Friday, January 18, 2019

Game-Day Comfort: Beer Cheese Soup!


When I heard that a couple we know have an annual party on Super Bowl Sunday, I was shocked. You see, if there are any of our friends who seem completely unlikely to be putting on giant foam hats or wearing team scarves or jumping around pumping their fists in the air (covered or not in outsized foam rubber pointy fingers) shouting at the television, it's these two.

Pimento cheese on a Ritz.

So I was relieved when they admitted, after witnessing our shocked countenances (mouths agape), that it was really all about the food for the event. It conjured images of miniature hot dogs swimming in mahogany barbecue sauce, overflowing bowls of salt-encrusted potato chips with virtual vats of onion and clam dips at the ready, as well as the requisite pimento cheese dip to slather on crackers—Ritz, Triscuits or Wheat Thins, depending on your inclination.

All that salt was, of course, as anyone knows who has succumbed to the siren song of free pretzels at their neighborhood watering hole, intended to encourage the consumption of any liquid within reach, normally beer, for purposes of hydration. Naturally I volunteered to bring any and all of the consumables mentioned above to the festivities, since, being a person of dodgy acquaintance with sporting endeavors yet always johnny-on-the-spot for anything involving chips and dips, I was, as they say, all up-ons.

The recipe file reveals all.

The conversation happened to coincide with running across a recipe from my college days when I managed a soup kitchen—we called it a "coffeehouse" at the time—at the U of O that served a soup and bread lunch for a nominal sum five days a week, relying on a haphazard yet dogged cadre of volunteer cooks to prepare several gallons of the potage of their choice for the day's service. Most were a simple combination of stock, vegetables and protein, like Robert's French Onion Soup l'Abbe or Jane's Potage Parmentier—but one in particular stood out for its inclusion of beer.

Mike, the ostensible manager of the campus Koinonia House, had a family recipe for a beer cheese soup that her family was  crazy about and that she volunteered to make on a weekly basis, a guaranteed winner in my book. It also became a viral hit in those pre-viral days, and I commend it to you for any and all of your game-day gatherings. Rich, creamy, with that certain beer-y je ne sais quoi, it's best made a few hours or even a day ahead to allow the flavors to meld and the beer to mellow. Or heck, if you want, just whip it up a few minutes before guests arrive and let the li'l smokies flow.

Mike's Beer Cheese Soup

3/4 c. butter  (one and one-half sticks)
1/2 c. diced onions
2 cloves garlic, minced
1/2 c. diced celery
1/2 c. diced carrots
1/2 c. flour
5 c. chicken stock
1/4 c. parmesan cheese
1/2 tsp. dry mustard
6 oz. cheddar
1 12-oz. bottle (or can) of beer, preferably a lager or pilsner
Salt and pepper to taste

Melt butter in large saucepan or Dutch oven over medium heat. Sauté  onions until tender. Add garlic, celery and carrots and sauté until tender. Add flour and dry mustard, stirring to combine. Stir for two minutes to prevent sticking, then stir in stock and cook for five minutes. Blend in cheeses and beer, combining well, and simmer for 10 minutes, stirring occasionally to prevent scorching. Using a stick blender or working in batches with a blender, purée the soup. Season to taste with salt.

This is best made a few hours or, better yet, a day ahead and reheated, which allows the flavors to mellow. Serve with salad and a good artisan loaf.

Monday, January 14, 2019

Farm Bill 2018: Two Views


Months of "jockeying, hand wringing, and horse trading, largely behind closed doors" according to Oregon Congressman Earl Blumenauer, came to a close recently as the Farm Bill, the sweeping agriculture and nutrition legislation that comes up for renewal every five years, passed the House by a vote of 369 to 47. It was largely stripped of Republican demands for work requirements for people receiving food assistance through the Supplemental Nutrition Assistance Program (SNAP, formerly food stamps), which had stalled the bill for months.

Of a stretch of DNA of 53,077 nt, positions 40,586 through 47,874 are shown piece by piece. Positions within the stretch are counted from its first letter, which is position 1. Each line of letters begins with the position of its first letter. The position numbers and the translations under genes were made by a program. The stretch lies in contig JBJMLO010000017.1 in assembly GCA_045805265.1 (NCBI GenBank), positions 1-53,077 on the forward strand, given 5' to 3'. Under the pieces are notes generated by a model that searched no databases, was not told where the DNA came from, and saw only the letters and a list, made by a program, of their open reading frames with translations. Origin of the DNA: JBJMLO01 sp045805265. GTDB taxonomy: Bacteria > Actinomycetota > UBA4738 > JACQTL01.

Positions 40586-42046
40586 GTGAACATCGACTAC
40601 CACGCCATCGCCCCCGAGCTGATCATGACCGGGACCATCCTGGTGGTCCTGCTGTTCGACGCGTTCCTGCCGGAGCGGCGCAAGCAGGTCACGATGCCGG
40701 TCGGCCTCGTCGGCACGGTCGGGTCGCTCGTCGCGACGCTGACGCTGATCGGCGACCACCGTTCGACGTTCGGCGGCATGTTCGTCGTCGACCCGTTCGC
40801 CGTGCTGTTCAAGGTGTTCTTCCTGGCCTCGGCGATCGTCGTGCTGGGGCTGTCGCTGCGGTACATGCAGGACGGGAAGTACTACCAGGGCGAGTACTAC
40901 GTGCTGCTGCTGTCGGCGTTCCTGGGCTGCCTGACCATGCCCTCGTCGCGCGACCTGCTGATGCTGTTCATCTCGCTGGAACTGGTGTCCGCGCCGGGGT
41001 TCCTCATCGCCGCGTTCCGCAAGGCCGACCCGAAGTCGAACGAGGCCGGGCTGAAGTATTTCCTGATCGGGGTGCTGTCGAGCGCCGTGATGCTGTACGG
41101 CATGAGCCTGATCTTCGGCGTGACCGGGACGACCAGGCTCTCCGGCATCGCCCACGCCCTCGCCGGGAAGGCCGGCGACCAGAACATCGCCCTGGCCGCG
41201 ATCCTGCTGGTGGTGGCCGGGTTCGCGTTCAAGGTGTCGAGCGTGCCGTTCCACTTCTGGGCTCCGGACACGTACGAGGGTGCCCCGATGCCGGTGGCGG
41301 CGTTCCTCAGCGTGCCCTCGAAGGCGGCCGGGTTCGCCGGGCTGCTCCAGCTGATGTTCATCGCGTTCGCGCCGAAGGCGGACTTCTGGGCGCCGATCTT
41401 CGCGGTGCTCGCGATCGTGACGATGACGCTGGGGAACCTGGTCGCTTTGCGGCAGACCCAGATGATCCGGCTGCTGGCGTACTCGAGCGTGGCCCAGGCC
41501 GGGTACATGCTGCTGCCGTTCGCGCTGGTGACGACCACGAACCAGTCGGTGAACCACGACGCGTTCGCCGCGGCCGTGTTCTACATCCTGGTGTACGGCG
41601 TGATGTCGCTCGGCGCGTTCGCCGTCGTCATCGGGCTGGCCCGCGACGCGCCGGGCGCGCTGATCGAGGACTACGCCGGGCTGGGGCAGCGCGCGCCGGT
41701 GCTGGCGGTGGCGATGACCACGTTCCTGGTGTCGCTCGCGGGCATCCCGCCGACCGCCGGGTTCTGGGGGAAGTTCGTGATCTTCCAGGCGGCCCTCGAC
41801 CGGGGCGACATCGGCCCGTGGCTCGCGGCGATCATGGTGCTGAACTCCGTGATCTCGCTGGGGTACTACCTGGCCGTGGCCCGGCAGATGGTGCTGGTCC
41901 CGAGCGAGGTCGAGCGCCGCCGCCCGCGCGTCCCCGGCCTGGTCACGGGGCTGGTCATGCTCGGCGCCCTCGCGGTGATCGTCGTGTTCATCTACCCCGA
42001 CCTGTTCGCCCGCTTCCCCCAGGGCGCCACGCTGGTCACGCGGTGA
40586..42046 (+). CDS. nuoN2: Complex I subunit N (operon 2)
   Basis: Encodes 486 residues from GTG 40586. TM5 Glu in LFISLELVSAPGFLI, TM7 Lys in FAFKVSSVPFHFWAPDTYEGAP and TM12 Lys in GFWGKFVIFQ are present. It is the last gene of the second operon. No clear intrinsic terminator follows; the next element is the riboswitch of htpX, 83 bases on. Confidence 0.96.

Oregon Congressman Earl Blumenauer.

The bill that was passed largely continues the agricultural subsidies of previous bills, which are predominantly claimed by large corporate farms, and added a provision that said any member of an extended family who runs a "family farm" can annually receive $125,000 in subsidies ($250,000 if they are married) if they provide “active personal management only,” even from afar, according to an article from Taxpayers for Common Sense. This basically redefines a family farm as a managed operation where the manager doesn't even have to set foot on the farm in order to collect government subsidies, a clear boon to corporate-owned and industrial operations.

Blumenauer was one of three Democrats to oppose the bill, stating in a press release that it "pays too much to the wrong people to grow the wrong foods in the wrong places." He called it "a missed opportunity to make real improvements for farmers, the climate, and the food we eat every single day." The Oregon congressman has instead been pushing for what he calls the "Food and Farm Act," an alternative bill that comprehensively advances reforms on four principles: (1) focusing resources on those who need it most; (2) fostering innovation; (3) encouraging investments in people and the planet; and (4) ensuring access to healthy foods.

Clif Bar's Matthew Dillon.

A different view of the revised Farm Bill was presented by Matthew Dillon, senior director of agricultural policy and programs for Clif Bar & Company, in an op-ed he wrote for The Hill, a Washington, DC-based news outlet. Declaring that the bill as passed is a victory for the future of organic agriculture in the U.S., Dillon pointed to the fact that the bill "for the first time establishes permanent funding for organic research by authorizing $50 million in annual funding for the Organic Agriculture Research and Extension Initiative by the year 2023." The $50 million figure makes the program “baseline” or mandatory in the United States Department of Agriculture budget, creating more stability for organic researchers and farmers, he wrote.

"Demand for organic agriculture far outstrips supply, causing our country to import many organic crops that could be produced domestically," Dillon stated. "Capturing the more profitable value of organic production for American farmers is particularly important at a time when net farm incomes across the country have fallen down to the lowest level in 12 years, declining more than 14 percent this year, and showing little sign of turnaround."

Believing that support for organic research is critical in helping farmers transitioning to organic production, Dillon wrote that the guarantee of funding will aid farmers in keeping up with the most effective techniques for soil fertility and pest management. While he admitted that the farm bill will always have room for improvement, "this landmark new gain of stable funding for organic research is critical to the survival of organic farms and the expansion of organic acreage. It is good for rural communities, good for farmers, and good for the planet."